There is also the chance you might be asked, on arrival at the airport, to take a COVID-19 test.
People entering Georgia and who have had two doses of an approved vaccine won’t need to self-isolate or take a test on arrival. This is by air – if you arrive by land (such as on a train from Armenia) or sea, you’ll need to present a negative PCR test taken in the last 72 hours.
Unvaccinated travellers can only reach Georgia by air (not land or sea) from the U.K. and must submit a medical history (prior to travel), a negative PCR test result taken in the prior 72 hours, plus take another PCR test on their third day in Georgia (which will cost).
From 22 February onwards, Britain is no longer classed as a “high-risk area” to Germany.
Fully vaccinated people can now enter Germany for holiday or tourism purposes, if you can prove vaccination status, that you have had a full recovery, or can show a negative COVID-19 test prior to arrival.
Unvaccinated people from the U.K. are not currently allowed to visit Germany for holidays, only essential travel (unless they are a citizen or resident). They will be subject to a 10-day quarantine (with the option to ‘test and release’ from day five) and have to show proof of negative tests, under specific timing circumstances.
Currently, Germany is rolling back its internal lockdown restrictions as it heads towards 20 March, at which point it hopes to remove all restrictions.
From 15 March, you will no longer have to fill out a Passenger Locator Form to enter Greece.
From 7 February, Greek authorities announced fully vaccinated travellers no longer need to show proof of a negative COVID-19 test to enter Greece. Greece will accept vaccination certificates for a period of 270 days from the last dose and at least 14 days since it was administered. Outside of this, you will be required to have a booster dose. You may also show proof of recovery, or a negative PCR test, undertaken within the 72 hour period before arrival into Greece, or a negative lateral flow test from an authorised laboratory taken 24 hours before arrival.
Your NHS Covid Pass will be accepted as proof you’ve had your vaccine.
Unvaccinated visitors, however, must still provide a negative PCR test taken at most 72 hours before arrival, or to a certified rapid (antigen) test within 48 hours of arrival, or proof of recovery from COVID-19.
Crucially, if you are over 60 years old and more than seven months have passed since your second vaccination and you have not received a booster, Greece considers your vaccination status expired. This was extended to all adults from 1 February.
The unvaccinated – including those whose vaccinated status has expired – will not be allowed to enter nightclubs, indoor restaurants, theatres, cinemas, museums, exhibitions, conferences, gyms and stadiums. Beaches are open so long as bathers maintain two-metre social distancing.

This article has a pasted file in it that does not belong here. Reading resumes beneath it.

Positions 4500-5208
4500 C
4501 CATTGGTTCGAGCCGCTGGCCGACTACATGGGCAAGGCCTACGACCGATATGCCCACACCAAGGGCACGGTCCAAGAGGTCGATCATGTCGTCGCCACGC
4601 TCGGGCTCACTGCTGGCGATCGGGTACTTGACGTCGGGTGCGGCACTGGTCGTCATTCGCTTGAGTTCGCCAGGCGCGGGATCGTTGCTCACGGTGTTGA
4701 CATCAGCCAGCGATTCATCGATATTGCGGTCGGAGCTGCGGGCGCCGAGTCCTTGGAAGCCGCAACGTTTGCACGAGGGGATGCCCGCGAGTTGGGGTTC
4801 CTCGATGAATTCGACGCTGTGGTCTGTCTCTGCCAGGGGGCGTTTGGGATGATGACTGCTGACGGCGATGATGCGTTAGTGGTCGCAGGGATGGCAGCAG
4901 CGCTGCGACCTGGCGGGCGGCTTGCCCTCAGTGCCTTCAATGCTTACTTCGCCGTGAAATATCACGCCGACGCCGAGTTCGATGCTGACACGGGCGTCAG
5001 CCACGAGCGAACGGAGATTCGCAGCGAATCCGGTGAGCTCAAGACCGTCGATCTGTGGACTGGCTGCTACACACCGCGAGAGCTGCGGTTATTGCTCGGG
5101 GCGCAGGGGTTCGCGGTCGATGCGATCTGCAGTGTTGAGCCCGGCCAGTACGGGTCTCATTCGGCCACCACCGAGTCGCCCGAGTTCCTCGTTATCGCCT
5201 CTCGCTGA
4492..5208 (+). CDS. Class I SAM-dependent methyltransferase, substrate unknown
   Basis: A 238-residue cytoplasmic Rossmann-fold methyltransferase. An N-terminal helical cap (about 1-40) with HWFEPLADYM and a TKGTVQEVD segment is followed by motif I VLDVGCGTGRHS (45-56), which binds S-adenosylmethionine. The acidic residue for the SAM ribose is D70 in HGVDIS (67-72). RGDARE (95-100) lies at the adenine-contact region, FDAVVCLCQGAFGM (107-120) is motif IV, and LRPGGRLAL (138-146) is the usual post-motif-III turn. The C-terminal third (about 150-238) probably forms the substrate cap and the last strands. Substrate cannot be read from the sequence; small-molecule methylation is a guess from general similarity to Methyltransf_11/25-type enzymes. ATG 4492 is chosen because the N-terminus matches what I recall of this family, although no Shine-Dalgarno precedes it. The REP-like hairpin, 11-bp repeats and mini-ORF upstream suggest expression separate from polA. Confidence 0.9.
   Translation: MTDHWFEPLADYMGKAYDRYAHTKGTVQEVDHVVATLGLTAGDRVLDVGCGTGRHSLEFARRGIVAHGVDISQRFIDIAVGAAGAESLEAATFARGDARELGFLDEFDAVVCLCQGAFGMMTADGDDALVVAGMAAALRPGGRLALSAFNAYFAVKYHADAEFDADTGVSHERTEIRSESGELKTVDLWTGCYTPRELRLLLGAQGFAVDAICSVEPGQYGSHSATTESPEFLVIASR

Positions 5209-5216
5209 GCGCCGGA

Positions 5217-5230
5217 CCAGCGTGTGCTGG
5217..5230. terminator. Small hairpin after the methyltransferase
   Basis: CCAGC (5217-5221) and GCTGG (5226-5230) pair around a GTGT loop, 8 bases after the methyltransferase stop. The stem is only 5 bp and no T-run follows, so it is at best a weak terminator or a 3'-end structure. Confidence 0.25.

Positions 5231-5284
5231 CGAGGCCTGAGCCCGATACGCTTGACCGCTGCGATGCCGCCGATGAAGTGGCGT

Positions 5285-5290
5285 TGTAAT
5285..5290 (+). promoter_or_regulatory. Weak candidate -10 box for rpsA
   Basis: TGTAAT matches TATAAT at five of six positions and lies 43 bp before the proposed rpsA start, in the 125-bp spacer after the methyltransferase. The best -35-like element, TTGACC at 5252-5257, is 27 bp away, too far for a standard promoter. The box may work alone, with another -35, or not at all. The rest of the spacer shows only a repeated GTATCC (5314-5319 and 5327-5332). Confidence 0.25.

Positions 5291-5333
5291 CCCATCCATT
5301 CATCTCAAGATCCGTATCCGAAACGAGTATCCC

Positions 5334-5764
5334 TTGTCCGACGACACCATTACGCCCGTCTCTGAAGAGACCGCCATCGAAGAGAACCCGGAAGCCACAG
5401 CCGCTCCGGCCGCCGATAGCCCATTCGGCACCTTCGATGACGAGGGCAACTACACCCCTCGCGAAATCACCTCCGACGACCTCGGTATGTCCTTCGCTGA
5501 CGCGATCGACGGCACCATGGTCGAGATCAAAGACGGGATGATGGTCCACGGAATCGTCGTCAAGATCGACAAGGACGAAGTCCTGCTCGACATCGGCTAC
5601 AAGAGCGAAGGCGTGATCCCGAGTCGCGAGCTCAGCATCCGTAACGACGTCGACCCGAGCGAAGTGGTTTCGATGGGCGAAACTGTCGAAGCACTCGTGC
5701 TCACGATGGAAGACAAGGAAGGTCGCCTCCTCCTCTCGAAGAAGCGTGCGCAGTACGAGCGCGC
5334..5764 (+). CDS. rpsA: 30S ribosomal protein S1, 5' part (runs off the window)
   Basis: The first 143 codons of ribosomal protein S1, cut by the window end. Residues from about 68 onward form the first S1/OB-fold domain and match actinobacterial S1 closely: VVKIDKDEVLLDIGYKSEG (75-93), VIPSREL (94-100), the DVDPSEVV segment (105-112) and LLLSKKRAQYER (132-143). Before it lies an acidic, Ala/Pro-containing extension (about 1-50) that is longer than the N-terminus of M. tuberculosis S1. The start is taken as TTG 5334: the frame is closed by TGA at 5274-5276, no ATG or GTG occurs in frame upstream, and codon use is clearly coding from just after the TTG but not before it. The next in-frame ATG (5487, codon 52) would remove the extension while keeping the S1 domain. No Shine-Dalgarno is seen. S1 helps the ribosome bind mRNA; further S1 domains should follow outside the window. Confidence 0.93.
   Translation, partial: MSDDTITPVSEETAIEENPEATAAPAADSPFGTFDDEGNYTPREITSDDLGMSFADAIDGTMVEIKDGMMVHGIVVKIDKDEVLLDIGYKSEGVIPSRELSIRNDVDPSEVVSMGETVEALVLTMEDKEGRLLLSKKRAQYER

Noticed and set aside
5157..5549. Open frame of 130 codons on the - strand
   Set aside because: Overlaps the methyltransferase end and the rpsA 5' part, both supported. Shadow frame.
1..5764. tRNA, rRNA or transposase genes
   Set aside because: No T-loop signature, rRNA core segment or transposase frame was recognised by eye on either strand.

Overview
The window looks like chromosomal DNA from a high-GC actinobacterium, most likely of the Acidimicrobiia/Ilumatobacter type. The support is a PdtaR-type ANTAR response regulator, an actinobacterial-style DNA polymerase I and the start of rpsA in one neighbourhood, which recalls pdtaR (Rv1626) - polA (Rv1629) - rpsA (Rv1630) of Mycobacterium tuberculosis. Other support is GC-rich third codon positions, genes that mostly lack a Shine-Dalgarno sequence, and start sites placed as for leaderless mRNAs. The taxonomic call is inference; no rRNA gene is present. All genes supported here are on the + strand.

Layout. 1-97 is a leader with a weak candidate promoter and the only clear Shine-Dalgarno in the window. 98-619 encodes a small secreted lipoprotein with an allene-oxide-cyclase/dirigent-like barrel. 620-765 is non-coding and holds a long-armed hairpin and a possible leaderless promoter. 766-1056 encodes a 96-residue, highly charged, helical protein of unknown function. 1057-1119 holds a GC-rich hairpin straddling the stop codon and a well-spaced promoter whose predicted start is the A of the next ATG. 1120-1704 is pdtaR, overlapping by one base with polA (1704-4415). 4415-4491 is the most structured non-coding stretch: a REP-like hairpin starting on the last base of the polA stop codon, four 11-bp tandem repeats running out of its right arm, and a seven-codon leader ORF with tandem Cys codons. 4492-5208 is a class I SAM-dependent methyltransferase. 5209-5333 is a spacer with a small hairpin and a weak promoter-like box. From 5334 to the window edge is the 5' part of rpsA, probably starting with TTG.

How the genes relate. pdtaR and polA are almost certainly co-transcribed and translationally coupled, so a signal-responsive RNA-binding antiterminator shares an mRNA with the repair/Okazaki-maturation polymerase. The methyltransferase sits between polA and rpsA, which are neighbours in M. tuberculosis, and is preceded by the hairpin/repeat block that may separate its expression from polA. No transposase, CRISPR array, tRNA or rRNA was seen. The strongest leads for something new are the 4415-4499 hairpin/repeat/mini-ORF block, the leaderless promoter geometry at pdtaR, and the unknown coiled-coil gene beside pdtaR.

At present, it is mandatory to wear a mask in all indoor public places, as well as crowded outdoor spaces, in all areas of Greece. For any local restrictions, visit the Greek government website.
Fully vaccinated Brits can enter Hungary without providing a negative test, while non-vaccinated Brits will need to show proof of a negative test (taken no later than 72 hours ago).
Inside the country, it is compulsory to wear a face mask in all indoor public spaces. You will need an immunity certificate to go to outdoor sporting events, as well as events with more than 500 people.
From Friday 25 February 25, all Covid-19 related travel restrictions for Iceland were lifted meaning anyone can enter the country with nothing but their passport.
Covid rules within the country have also been lifted.
On 6 March, Ireland scrapped all its COVID-19 restrictions after coming through the omicron storm.
Previously, passengers arriving in the Emerald Isle were required to fill out a passenger locator form as well as show proof of vaccination/immunity or a negative COVID-19 test.
But, from 6 March, visitors were told they’d have to show nothing but their passport to get in.
Travellers arriving in Northern Ireland, however, will still be asked to fill out a passenger locator form in accordance with U.K. law.
On 1 March, Italy relaxed its rules to allow fully vaccinated or recently recovered international visitors to enter Italy without providing a pre-travel test.
Previously, visitors from outside the E.U. were required to provide proof of full vaccination, plus a negative pre-departure test, while unvaccinated travellers had to comply with a mandatory quarantine for the first five days of their trip.
Now, if you’re fully vaccinated, proof of vaccination, recovery or a negative COVID-19 test result is enough for entry without quarantine, in a change designed to align Italy’s entry rules with a new EU protocol to harmonise border requirements across the bloc.
Unvaccinated travellers, no longer need to quarantine provided that they can show proof of a negative COVID-19 test – either a PCR test taken 72 hours, or a lateral flow test taken 48 hours before entering Italy. Alternatively, it’s possible to enter the country without having to self-isolate by showing a COVID-19 recovery certificate, that shows you’ve recovered from COVID-19 in the last 6 months.
If you’re unable to provide either of these you must:
- Travel to your final destination in Italy by private transport
- Remain in self-isolation for 5 days